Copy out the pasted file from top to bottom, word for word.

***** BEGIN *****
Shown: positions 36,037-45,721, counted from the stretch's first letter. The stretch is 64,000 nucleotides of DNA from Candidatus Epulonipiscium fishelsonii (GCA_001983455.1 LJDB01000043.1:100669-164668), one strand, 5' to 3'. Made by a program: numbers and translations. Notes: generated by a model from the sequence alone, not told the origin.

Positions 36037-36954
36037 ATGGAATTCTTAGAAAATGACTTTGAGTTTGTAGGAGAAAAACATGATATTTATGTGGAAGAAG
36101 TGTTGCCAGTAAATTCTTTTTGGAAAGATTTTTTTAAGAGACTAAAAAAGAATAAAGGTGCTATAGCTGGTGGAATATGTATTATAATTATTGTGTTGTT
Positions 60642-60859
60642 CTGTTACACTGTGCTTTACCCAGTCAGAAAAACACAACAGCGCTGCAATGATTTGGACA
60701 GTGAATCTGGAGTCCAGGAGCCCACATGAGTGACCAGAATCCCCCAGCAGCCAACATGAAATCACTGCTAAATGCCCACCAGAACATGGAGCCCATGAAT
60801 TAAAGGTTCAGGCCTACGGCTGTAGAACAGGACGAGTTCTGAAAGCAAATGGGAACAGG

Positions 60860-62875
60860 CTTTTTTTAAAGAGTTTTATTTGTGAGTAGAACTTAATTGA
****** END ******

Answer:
Shown: positions 36,037-45,721, counted from the stretch's first letter. The stretch is 64,000 nucleotides of DNA from Candidatus Epulonipiscium fishelsonii (GCA_001983455.1 LJDB01000043.1:100669-164668), one strand, 5' to 3'. Made by a program: numbers and translations. Notes: generated by a model from the sequence alone, not told the origin.

Positions 36037-36954
36037 ATGGAATTCTTAGAAAATGACTTTGAGTTTGTAGGAGAAAAACATGATATTTATGTGGAAGAAG
36101 TGTTGCCAGTAAATTCTTTTTGGAAAGATTTTTTTAAGAGACTAAAAAAGAATAAAGGTGCTATAGCTGGTGGAATATGTATTATAATTATTGTGTTGTT
Positions 60642-60859
60642 CTGTTACACTGTGCTTTACCCAGTCAGAAAAACACAACAGCGCTGCAATGATTTGGACA
60701 GTGAATCTGGAGTCCAGGAGCCCACATGAGTGACCAGAATCCCCCAGCAGCCAACATGAAATCACTGCTAAATGCCCACCAGAACATGGAGCCCATGAAT
60801 TAAAGGTTCAGGCCTACGGCTGTAGAACAGGACGAGTTCTGAAAGCAAATGGGAACAGG

Positions 60860-62875
60860 CTTTTTTTAAAGAGTTTTATTTGTGAGTAGAACTTAATTGA